In The Collector’s Daughter (William Morrow, 2021), Gill Paul approaches the story of Carter’s discovery from the perspective of its long-term effects on those involved in the find. We meet Eve first in 1972, fifty years after these life-changing events, when she has just awoken in a hospital after suffering the latest in a series of strokes that sap her physical and mental strength. She barely recognizes the man sitting next to her, although she soon concludes (correctly) that he is her husband, Brograve.
    As Eve fights her way back to health, Brograve attempts to jog her memory with photographs and tales, each of which sets off a trip into the past where we see what actually occurred and contrast it with Eve’s foggy recollections. Meanwhile, Brograve is doing his best to shield his wife from the demands of an Egyptian archaeologist determined to track down missing artifacts from the tomb—on behalf of her government, her university, or herself? We’re not quite sure of the archaeologist’s motives, only that she has secrets of her own.
    The tale of Tutankhamun’s tomb, the accidents that followed its discovery, and how Eve came to be the first person to enter its suffocating atmosphere three thousand years after the ancient Egyptian priests sealed the sarcophagus is beautifully told. But what really sets The Collector’s Daughter apart is its haunting exploration of memory loss and its impact on Eve and Brograve’s long and loving marriage. This is definitely a book that you don’t want to miss.
    Gill Paul writes historical fiction, mostly set in the twentieth century, and enjoys reevaluating real historical characters and trying to get inside their heads. Her novels have reached the top of the USA Today and Globe and Mail (Canada) bestseller lists and been translated into twenty languages.
    C. P. Lesley is the author of two historical fiction series set during the childhood of Ivan the Terrible and three other novels. Her latest book, Song of the Sisters, appeared in January 2021.
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    • 43 Min.
    S. Qiouyi Lu, "In the Watchful City" (Tordotcom, 2021)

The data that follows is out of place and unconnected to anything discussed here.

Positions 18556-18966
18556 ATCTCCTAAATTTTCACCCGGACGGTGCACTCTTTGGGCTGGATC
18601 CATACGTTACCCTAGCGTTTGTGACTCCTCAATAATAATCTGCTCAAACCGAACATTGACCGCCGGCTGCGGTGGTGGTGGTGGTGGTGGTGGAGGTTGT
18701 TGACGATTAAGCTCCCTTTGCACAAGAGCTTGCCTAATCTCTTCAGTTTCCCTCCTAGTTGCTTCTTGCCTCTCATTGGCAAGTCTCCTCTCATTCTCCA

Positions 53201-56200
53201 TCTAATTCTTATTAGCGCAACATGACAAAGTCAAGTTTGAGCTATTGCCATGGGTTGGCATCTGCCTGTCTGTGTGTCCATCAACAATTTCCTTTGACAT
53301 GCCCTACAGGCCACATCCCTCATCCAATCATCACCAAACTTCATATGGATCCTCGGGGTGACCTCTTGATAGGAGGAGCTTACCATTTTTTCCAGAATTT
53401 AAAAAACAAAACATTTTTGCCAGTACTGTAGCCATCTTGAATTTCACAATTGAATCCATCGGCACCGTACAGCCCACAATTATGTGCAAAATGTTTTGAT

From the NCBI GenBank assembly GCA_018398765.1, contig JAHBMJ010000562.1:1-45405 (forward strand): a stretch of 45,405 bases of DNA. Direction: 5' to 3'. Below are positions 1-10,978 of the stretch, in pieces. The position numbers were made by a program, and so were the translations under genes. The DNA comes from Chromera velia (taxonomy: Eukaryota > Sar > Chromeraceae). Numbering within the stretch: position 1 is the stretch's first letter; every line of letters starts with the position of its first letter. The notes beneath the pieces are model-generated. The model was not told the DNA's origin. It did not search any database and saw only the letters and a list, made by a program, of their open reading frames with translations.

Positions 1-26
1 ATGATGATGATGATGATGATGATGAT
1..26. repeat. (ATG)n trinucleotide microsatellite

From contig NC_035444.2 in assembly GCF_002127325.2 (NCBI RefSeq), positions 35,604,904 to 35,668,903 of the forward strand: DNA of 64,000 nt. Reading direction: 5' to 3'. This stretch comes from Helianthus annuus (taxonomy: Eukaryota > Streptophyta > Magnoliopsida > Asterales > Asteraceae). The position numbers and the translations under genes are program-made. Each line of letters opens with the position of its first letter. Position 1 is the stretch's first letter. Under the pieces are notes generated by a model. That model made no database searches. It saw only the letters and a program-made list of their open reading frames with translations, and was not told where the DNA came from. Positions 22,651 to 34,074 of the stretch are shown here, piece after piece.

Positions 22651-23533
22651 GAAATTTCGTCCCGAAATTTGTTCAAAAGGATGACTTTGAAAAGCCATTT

S. Qiouyi Lu, "In the Watchful City" (Tordotcom, 2021)

    It’s no coincidence that one of the main characters in S. Qiouyi Lu’s In the Watchful City carries with ser a qíjìtáng, or cabinet of curiosities. Lu’s novella is, itself, a cabinet of unusual mementos, with many smaller objects carefully folded into the larger structure.
    On one level the plot is simple. The qíjìtáng is full of stories, and its owner, Vessel, who hovers between life and death, needs to add one more story to ser collection in order to have a second chance at life. (Vessel’s pronouns are se, ser and sers). So se asks Anima, one of eight people who provide surveillance for the city-state of Ora, for aer story. (Anima’s pronouns are ay, aer and aers).
    But Anima’s life isn’t so simple. Ay serves as a node in the city’s Hub, which aer monitors by entering the consciousness of animals (including a gecko, raven, and wild dog during the course of the story). In this way, Ay can travel anywhere and yet aer body is fastened by a stem to a tank of amniotic-like fluid.
    Lu likens Anima’s experience of being both fixed and all-knowing to our relationship with the internet. “We're sitting in front of a computer, and, physically, our body is stationed in front of this machine. But through this network, we're able to explore so much,” Lu says. “We’re able to go to faraway lands, see through the eyes of someone else.”
    The topics ay covers in aer New Books interview include aer inspirations for the novella (such as China’s facial recognition technology), aer interest in linguistics, including neopronouns, and aer fascination with experimental narratives.
    Lu is also a poet, editor, and translator and runs microverses, which publishes speculative flash fiction, poetry, and other short forms of storytelling.
    Rob Wolf is the host of New Books in Science Fiction and the author of The Alternate Universe and The Escape.
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    • 34 Min.